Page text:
Geological Survey of India starts testing of early warning system for landslides; Details

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August 25, 2020 10:12 AM

India has mountainous and hilly areas in as many as 16 states and two UTs, located in the Himalayan and sub-Himalayan region and Western Ghats, and these are prone to landslides.

landslides, landslides prevention measures in India, geological survey of india, gsi, landslide prevention in India, landslides in India, landslides map of IndiaIndia has mountainous and hilly areas in as many as 16 states and two UTs, located in the Himalayan and sub-Himalayan region and Western Ghats. (Representational image: Reuters)

Geological Survey of India testing landslide warning system! The Geological Survey of India (GSI) has announced that it is testing the regional Landslide Early Warning System (LEWS) in the West Bengal’s Darjeeling district and in the Nilgiris district of Tamil Nadu. In a statement, the GSI said that the system would be tested for validation at both of these locations for a few monsoon years before it is made operational.

The statement quoted Director of GSI’s GHRM Division Dr Saibal Ghosh as saying that following the footsteps of some developed countries which have such types of warning systems, India would also carry extensive on-ground testing as well as validation of the LEWS models. This testing would go on for a few years, and applications from other states which are prone to landslides would also be accepted, before the system is made operational, he said. The technology, he added, has been developed by GSI as part of an ongoing collaborative research programme called LANDSLIP, which includes a number of Indian and European researchers in the fields of Landscape, Climate and Social dynamics.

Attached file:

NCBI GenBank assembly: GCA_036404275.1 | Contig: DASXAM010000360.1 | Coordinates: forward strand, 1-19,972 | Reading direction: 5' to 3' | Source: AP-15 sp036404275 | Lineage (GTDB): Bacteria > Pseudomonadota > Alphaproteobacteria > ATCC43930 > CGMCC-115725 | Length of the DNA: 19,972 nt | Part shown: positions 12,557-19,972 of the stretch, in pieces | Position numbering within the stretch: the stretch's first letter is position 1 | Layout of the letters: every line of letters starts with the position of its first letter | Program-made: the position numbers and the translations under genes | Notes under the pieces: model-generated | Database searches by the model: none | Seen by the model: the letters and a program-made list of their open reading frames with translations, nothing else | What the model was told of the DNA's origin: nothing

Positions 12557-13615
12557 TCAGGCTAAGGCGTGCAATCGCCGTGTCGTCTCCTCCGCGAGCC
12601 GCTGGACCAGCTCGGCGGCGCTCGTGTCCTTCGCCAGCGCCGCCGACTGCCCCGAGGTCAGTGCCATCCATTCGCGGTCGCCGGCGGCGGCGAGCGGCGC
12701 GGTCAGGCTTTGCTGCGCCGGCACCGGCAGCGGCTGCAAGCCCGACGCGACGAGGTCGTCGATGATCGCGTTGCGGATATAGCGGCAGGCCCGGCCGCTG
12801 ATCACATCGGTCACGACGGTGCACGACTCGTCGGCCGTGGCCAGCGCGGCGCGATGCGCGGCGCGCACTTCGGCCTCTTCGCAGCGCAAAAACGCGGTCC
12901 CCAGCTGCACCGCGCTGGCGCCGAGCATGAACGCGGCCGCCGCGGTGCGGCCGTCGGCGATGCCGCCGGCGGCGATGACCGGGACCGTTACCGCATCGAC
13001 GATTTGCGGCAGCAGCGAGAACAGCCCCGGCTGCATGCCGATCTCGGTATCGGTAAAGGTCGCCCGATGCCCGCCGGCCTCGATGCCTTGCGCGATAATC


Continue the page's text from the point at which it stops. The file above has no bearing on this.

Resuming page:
India has mountainous and hilly areas in as many as 16 states and two UTs, located in the Himalayan and sub-Himalayan region and Western Ghats. The area prone to landslides accounts for about 12.6% of the Indian landmass, translating into 4.2 lakh square kilometres in absolute terms, the statement said, adding that this area spans across more than 170 districts.

Recently, there has been an increasing need for non-structural measures like these because, once successfully developed and operational, they help in preventing disasters at a substantially lower cost. Implementing structural measures to prevent landslides is expensive because such measures could only be implemented to one or a few landslides.

GSI added that it was already at the verge of completing the National Landslide Susceptibility Mapping (NLSM), a national project to generate a landslide susceptibility map for all of the landslide prone areas in the country. The map is being produced on a 1:50,000 scale. The project, GSI said, also included creating a national landslide inventory and the project has used remote sensing as well as field-based input data. Till 2019-20, the GSI said it has completed the mapping of 85% of the target. Apart from that, the huge database being generated in the project is also being made available for public use in phases, with 61% of the map already uploaded on GSI’s Bhukosh map portal. These can be downloaded for free, the GSI said.

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